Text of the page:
The First Rule of Politics: Getting the Names Right
So what should Catholics and all other men and women of good will do?
As Josef Pieper put it in his essay Abuse of Language, Abuse of Power, when language is unmoored from truth, from reality, communication is impossible. There can be no dialogue. There can only be monologue, only "fine speeches," something at which our pro-abortion and pro-homosexual-"marriage" President, who has unmoored himself from moral truth for the sake of power, seems to have mastered.
Confucius insisted that language must be grounded in reality, and that the abuse of language for the purpose of advancing an ideology was the bane of life in common and a sign of bad governance. In short, Confucius insisted that the common good required that we should call a spade a spade, and then continue to refer to it as a spade. And (to continue using the gardening tool metaphor) if someone begins to call a spade a shovel, or, even worse, a hoe, then, before one can get back to good gardening, one must begin by rectifying names. The spade must be called a spade, and not a hoe, or gardening goes awry.
In Book 13, Verse 3 of the Analects of Confucius (Lun yu), we find the concept elegantly put during the course of a dialogue between the disciple Tsze-lu and Confucius:
Tsze-lû said, "The ruler of Wei has been waiting for you, in order with you to administer the government. What will you consider the first thing to be done?"
The Master replied, "What is necessary is to rectify names [Zhèng míng]."
"So! indeed!" said Tsze-lû. "You are wide of the mark! Why must there be such rectification?"
The Master said, "How uncultivated you are, Yû! A superior man, in regard to what he does not know, shows a cautious reserve. If names be not correct, language is not in accordance with the truth of things. If language be not in accordance with the truth of things, affairs cannot be carried on to success. When affairs cannot be carried on to success, proprieties and music will not flourish. When proprieties and music do not flourish, punishments will not be properly awarded. When punishments are not properly awarded, the people do not know how to move hand or foot. Therefore a superior man considers it necessary that the names he uses may be spoken appropriately, and also that what he speaks may be carried out appropriately. What the superior man requires is just that in his words there may be nothing incorrect."
Confucius was insistent that language needed to be used correctly, and that if language was abused by those in power, it spelled disaster in morals, in the arts of governance, and in justice. Ultimately, the failure to use language correctly resulted in intellectual, moral, and political confusion.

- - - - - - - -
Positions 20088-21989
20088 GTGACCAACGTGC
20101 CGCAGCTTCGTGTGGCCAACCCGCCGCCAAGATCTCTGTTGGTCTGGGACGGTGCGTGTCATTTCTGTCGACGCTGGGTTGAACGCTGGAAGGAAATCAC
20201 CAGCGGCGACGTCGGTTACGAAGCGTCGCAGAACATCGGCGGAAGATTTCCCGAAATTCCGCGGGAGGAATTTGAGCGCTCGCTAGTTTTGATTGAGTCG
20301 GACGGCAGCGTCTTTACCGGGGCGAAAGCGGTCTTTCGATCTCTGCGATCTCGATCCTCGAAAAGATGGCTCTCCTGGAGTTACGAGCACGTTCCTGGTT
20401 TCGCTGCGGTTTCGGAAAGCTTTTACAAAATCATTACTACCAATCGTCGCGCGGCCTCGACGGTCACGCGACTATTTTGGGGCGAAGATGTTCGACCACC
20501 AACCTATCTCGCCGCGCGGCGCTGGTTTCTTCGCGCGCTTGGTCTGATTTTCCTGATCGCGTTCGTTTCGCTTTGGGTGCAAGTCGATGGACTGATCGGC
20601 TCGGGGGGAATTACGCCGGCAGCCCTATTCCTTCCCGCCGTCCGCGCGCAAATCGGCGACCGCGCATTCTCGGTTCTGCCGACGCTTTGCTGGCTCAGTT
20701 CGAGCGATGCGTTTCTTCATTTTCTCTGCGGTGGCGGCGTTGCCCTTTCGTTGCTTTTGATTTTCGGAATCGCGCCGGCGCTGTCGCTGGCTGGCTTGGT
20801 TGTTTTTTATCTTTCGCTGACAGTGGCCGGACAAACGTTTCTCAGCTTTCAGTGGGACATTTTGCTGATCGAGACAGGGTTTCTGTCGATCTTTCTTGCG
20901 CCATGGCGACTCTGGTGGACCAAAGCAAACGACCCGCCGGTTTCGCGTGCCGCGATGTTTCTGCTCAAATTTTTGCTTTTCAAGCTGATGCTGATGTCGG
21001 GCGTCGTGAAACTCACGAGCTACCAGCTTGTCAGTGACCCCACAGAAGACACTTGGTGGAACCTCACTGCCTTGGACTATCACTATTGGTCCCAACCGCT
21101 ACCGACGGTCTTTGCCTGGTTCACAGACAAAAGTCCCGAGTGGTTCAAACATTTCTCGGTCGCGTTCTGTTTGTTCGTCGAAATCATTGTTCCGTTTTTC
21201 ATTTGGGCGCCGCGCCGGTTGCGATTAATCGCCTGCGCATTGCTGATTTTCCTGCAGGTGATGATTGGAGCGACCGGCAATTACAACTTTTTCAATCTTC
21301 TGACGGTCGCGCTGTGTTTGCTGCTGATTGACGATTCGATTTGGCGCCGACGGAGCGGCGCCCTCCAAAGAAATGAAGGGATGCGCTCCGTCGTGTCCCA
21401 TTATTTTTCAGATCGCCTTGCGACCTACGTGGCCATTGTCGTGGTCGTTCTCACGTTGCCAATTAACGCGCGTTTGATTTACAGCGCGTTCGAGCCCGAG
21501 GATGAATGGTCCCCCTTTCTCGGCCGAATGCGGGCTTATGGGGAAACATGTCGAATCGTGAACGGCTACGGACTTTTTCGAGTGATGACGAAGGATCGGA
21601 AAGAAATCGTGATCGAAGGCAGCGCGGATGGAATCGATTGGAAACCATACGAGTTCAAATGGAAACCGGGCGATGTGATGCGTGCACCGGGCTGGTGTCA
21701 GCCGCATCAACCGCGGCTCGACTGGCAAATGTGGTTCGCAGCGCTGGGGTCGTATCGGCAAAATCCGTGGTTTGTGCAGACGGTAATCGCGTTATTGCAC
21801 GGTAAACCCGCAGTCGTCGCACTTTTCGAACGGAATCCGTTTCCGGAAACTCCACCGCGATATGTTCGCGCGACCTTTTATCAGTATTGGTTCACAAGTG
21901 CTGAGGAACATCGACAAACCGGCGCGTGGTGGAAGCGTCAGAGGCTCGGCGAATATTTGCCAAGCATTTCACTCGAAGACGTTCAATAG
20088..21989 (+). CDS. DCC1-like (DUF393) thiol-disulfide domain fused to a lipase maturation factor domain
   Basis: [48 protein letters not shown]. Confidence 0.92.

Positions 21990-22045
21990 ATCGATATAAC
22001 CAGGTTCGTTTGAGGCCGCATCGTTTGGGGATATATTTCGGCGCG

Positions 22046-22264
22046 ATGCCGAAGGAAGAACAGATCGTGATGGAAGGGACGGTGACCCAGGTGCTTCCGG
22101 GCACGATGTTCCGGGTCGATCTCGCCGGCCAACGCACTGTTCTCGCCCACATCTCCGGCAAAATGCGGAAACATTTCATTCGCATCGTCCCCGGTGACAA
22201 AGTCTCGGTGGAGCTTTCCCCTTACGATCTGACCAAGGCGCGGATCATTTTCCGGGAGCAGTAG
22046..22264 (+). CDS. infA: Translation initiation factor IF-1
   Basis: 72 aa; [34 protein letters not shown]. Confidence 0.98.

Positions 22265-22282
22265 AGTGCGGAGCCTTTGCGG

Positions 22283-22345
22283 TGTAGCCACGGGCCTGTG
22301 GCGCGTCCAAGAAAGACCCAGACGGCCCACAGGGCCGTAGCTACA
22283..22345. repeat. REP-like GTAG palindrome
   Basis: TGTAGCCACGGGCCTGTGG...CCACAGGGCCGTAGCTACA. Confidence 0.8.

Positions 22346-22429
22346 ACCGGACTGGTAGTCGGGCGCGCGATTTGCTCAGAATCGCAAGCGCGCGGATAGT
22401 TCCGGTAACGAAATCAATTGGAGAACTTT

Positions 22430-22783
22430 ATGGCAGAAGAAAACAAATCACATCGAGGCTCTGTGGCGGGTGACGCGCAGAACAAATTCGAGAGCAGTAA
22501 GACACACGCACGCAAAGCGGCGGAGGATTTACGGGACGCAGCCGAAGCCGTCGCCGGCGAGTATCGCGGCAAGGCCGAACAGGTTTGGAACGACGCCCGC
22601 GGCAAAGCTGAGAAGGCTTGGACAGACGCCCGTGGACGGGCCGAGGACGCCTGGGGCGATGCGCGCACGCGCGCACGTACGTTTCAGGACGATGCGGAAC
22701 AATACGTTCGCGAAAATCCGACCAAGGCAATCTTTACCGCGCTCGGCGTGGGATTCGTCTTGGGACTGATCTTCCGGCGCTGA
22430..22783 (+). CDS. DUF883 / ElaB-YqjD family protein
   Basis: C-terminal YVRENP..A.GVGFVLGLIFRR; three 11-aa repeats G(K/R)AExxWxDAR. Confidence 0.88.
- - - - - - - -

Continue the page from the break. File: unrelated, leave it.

This principle is not solely an Eastern concept. It is a human concept.
We find it quite central in Plato's and Aristotle's struggle against the Sophists. The Sophists violated the principle of the Zheng Ming. Protagoras was, of course, one of the chief offenders. It was Protagoras's and his fellow sophists' refusal to abide by the truth, and instead to "make the weaker reason appear stronger," as Aristotle put it in his Rhetoric (1402a223-5), which merited their condemnation.
As an aside, there seems to be a relationship between sophistry and disbelief in God. Protagoras, it might be remembered, believed that man, and not God, was the measure of all things. Those who believe in God, on the other hand, seem to have a greater respect of language and a greater concern for its fixity: after all, they believe in dogma, which is truth expressed in human language, and so language is naturally tied to truth. It seems to bear out that if man is considered to be the measure of all things, then there is no measure of things, since the measurer and the measured are the same. In such instances, language becomes a tool for the powerful, and so is subject to fluctuation at the whim and advantage of the ruler.
The Zheng Ming principle is quite settled in Scripture as well. Words are important to sacred writ; after all, St. John's Gospel famously begins with: "In the beginning was the Word." The Word, which is Truth, is preeminent. "If you abide in my word, you are my disciples indeed." (John 8:31) God's language is always true, and needs no rectification.
But humans are called to conform to the never-changing Word. St. Paul demands from the Galatians and Colossians that they avoid sophistry and shun those who use sophistry. (Gal. 3:1; Col. 2:4). St. Paul admonishes that deacons should not be "double-tongued," which of course all sophists are. (1 Tim. 3:8) The Lord, of course, admonished us that our "Yes" should be "Yes," and our "No" should be "No," therefore avoiding any ambiguity or equivocation in our speech. (Matt. 5:37)
With the loss of its moral moorings and its embrace of ...
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